So I was placed in a group of under achievers. Houses did everything together. Sport and academic competitions alike were decided by House. You couldn't escape them and you didn't want to. That first day I formed friendships in minutes that would endure for years. They were my mates. End of.

Brancepeth Castle. Arbitrary symbol of my youthful loyalty.

It wasn't until years later, during the GCSE / A Level period of my life, that I realised what that decision had really meant. My friends, the people I'd grown up with, the only people I was truly comfortable around, were never going to be a part of school life. They weren't going to be in top tier classes and planning University careers. If I was to follow my ambitions and achieve my dreams I would have to separate from them even more than Secondary education had already mandated. I would have to leave them behind.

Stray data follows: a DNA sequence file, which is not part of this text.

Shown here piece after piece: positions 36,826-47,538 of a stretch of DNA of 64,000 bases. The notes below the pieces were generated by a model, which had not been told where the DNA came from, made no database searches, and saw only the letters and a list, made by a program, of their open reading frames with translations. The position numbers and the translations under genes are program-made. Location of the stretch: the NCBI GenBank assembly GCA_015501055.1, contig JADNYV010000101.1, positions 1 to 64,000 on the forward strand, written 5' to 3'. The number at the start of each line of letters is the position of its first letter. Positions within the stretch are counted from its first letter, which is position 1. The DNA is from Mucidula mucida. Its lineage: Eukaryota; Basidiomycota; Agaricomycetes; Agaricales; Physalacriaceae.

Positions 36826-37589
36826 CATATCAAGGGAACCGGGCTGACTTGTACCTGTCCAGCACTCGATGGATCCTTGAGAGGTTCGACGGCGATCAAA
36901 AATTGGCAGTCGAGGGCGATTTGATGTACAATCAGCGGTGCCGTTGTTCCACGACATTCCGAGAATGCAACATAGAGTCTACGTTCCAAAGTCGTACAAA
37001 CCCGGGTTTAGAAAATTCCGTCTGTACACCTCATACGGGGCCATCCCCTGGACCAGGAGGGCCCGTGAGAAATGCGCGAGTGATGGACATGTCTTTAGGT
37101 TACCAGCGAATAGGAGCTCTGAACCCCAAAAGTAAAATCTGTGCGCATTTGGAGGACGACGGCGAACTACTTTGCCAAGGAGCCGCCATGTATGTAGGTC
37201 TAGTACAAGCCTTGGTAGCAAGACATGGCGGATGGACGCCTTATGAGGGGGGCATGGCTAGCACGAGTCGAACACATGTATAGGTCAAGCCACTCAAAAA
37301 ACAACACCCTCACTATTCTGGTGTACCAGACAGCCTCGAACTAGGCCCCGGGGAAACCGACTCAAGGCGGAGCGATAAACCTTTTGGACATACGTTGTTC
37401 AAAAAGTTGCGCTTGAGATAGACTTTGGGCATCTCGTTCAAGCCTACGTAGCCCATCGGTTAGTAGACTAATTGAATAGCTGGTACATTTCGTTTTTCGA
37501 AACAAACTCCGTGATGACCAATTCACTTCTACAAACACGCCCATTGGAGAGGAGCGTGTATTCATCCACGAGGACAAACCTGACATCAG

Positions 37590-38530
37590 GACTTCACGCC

In the end, I couldn't do it. I couldn't function amongst academics and 'swots'. They weren't my people. I was lost in that world. So I left it and never looked back. Until now.

I didn't know any of that though, on that first day at my new school. I may not have known what town I was in, but I knew what House. It was the House with my friends.

* I have no proof of this assertion. There was never any controversy; no big expose in the local rag or anything like that. It just seems like one hell of a big coincidence to me that all of the pupils who might conceivably have been labeled as troublemakers or under-achievers would all end up in the same House. Unless there was 2 or 3 and the rest all synchronised like a bunch of women in an office. Yeah, could have been that I suppose.

Sunday, 13 March 2011

Saying Goodbye. Or rather, not.

Dear Diary,